Monday, 13 August 2012

Team GB Transport - The Silent Heroes

Whilst all the hype, plaudits and glory went to Team GB's athletes, when we reflect on the wider outcome of of London 2012, a huge lesson to learn was the successful implementation of the "car free games".
This had never been achieved before. An event the size and importance of this - including all the logistics of moving competitors, officers and media - to be operated largely private car-free, was an enormous task - and years in the planning.
And, like Team GB itself, it was a spectacular success.
The booming tones of London Mayor Boris Johnson had been heard in railway stations across the land, imploring us to "get ahead of the games" (dot com) as London threatened to grind to a complete standstill for Games fortnight. In the end, everything ran mostly to plan, and the collective efforts of "Team GB Transport" can be viewed with a sense of pride. Britain, of all places, proved that life goes on without the car.
Records were broken not only on the track, but on the tube. On one day, usage was up 19%. The Docklands Light Railway carried 70% more than it's normal daily levels, and Boris's cycle hire was also a success - recording 1 million journeys for the first time.
Further afield, a good news story in Sheffield, home of the Queen of the heptathlon Jessica Ennis. First has reported encouraging passenger growth on some routes in the City as people took to the buses to go to watch events or to celebrate with a trip to the pub. Special fare offers on 8 key routes have proved so popular that the operator is extending them beyond the end of the Olympics into September and possibly beyond. Fare cuts aren't always the simple answer to get more bums on seats and revive routes, but, coupled with the spectacular success of the London Olympic transport experience, there are encouraging lessons to be learnt here.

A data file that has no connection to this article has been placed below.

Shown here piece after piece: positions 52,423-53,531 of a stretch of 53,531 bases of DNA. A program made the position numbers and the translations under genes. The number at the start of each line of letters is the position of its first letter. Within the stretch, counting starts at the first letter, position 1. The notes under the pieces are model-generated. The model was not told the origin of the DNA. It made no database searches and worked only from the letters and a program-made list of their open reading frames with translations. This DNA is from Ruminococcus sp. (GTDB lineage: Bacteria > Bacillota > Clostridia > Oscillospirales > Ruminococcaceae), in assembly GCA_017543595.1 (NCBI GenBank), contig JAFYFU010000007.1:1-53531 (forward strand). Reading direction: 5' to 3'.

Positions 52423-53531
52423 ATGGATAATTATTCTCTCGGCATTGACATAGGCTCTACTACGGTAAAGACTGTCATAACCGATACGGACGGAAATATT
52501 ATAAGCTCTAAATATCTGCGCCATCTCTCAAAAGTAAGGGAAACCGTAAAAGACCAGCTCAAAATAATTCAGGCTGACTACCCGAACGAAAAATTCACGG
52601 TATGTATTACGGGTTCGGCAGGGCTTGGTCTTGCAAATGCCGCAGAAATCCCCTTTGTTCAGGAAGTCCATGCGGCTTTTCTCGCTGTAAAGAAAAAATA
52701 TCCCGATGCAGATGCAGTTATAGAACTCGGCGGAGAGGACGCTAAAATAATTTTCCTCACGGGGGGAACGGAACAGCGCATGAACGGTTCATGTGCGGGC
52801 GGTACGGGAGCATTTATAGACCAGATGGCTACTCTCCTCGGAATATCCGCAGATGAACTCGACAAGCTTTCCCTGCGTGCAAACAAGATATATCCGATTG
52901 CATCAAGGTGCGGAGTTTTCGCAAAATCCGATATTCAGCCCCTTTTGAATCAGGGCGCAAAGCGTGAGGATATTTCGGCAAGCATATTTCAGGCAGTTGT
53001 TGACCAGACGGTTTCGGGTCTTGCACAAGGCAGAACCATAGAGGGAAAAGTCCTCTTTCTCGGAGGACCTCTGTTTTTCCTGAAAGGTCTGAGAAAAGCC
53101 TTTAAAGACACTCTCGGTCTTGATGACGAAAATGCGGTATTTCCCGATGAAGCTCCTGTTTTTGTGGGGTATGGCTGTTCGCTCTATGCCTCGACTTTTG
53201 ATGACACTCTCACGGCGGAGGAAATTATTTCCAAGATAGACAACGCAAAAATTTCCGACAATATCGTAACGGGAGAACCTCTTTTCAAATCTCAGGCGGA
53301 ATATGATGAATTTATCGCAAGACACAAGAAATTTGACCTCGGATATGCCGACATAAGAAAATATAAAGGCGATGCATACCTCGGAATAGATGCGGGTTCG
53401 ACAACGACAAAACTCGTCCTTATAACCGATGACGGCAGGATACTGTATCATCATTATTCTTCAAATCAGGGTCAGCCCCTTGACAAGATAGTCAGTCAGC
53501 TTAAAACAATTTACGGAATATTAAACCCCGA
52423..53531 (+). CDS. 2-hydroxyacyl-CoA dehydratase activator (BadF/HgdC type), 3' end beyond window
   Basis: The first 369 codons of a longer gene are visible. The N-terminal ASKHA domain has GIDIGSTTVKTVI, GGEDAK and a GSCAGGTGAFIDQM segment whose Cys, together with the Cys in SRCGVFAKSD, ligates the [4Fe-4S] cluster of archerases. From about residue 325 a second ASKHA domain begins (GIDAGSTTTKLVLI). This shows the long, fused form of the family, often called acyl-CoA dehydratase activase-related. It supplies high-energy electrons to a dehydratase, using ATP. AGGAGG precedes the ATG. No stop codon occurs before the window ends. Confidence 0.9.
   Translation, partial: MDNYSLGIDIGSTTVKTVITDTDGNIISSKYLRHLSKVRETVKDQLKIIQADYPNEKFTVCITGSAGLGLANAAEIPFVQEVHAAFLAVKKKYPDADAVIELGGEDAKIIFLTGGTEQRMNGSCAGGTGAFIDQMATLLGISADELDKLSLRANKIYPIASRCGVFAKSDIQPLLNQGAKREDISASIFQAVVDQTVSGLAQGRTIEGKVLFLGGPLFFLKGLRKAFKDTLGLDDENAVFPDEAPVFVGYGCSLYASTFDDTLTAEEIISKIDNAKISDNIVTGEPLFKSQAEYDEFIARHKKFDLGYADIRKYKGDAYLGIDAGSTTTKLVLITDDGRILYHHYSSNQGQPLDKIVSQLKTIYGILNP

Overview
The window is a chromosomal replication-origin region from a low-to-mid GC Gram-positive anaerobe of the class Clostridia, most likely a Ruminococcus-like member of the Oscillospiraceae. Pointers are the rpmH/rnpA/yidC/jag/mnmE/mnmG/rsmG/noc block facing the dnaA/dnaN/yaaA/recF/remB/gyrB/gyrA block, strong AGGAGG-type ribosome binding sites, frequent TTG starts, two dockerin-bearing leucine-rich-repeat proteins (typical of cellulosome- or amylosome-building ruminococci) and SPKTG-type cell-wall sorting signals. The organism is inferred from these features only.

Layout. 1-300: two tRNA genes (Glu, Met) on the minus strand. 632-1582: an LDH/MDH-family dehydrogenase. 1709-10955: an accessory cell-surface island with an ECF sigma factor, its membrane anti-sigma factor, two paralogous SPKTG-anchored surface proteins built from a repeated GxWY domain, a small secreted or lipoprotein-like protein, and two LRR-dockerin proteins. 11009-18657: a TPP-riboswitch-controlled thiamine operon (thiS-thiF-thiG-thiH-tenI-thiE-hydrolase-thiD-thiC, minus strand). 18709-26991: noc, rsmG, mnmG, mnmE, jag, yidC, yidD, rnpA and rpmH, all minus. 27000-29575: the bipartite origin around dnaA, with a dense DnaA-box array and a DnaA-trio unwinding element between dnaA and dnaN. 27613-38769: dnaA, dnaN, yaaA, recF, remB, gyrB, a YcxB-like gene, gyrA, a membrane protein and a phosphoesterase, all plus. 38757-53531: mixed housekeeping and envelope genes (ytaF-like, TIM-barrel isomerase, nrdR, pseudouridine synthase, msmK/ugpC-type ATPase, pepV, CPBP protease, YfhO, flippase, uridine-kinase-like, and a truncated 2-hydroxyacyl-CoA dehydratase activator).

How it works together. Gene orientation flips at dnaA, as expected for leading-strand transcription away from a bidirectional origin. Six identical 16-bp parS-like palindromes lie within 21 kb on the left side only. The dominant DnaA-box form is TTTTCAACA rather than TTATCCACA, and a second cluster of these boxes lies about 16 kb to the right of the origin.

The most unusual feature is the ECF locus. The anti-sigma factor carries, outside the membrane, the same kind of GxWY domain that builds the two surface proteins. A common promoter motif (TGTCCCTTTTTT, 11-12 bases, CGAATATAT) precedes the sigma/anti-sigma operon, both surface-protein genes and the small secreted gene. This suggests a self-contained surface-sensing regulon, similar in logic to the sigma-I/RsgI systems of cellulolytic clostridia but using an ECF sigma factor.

If public transport can deliver - as it most certainly has in this example - it is a win-win for everyone. The over-riding lesson appears to be partnership working and co-operation. Again, this won't and can't work everywhere for all sorts of reasons, but it has always been the case that where different organisations share the same vision eg forward-thinking bus operators teaming up with like-minded local authorities, great things can happen.
Making public transport work seamlessly so that the public don't even think about it is the ultimate goal.
Director of Transport at the Olympic Delivery Authority Hugh Sumner was asked how he might define transport success at the games.
"As long as it says sport on the front pages and not transport, we will have done our jobs" he said.
And the job has been done. Efficiently, successfully and quietly.
So whilst we bask in the glory of a successful Olympics for Team GB, let's also raise a glass to everyone involved in "Team GB Transport" - the silent heroes!

some background information in this blog provided by Passenger Transport magazine


  1. My hubby has nowt but compliments for the virgin train service from wton to euston,says it was second to none efficient and very comfortable.might even be tempted to use the trains for more days out,there's real bargains to be had .

  2. The ability to deal with several major incidents, which on 'normal' days would have created havoc, suggests that operators my realise that contingency is not as costly as they fear, and there are many ways to co-operate when things go awry.

    19,000 shifted through Cardiff Central in 2 hours, with extra coaches and extra trains rustled up on the night. With it made so clear that shifting large numbers out from the big stadia by rail avoids the mass congestion delivered by private car.

    A very impressive performance by London Midland, thoughtfully posting the state of key car parks as they approached 100% full, and on the evening when 2 trains broke down and the wires came down. complete revision of timetables and found 2 diesel trains to get past Network Rail repairing wires with power off. With WCML having an incident between Rugby and London (with none of the 'instant' alternative routes available further North) at least once a week, we should surely look at having those diesel contingency trains an hand this and other London routes.

    Still can't get over how we managed to get 29 gold medals - and just happen to have 29 Javelin trains, that could be named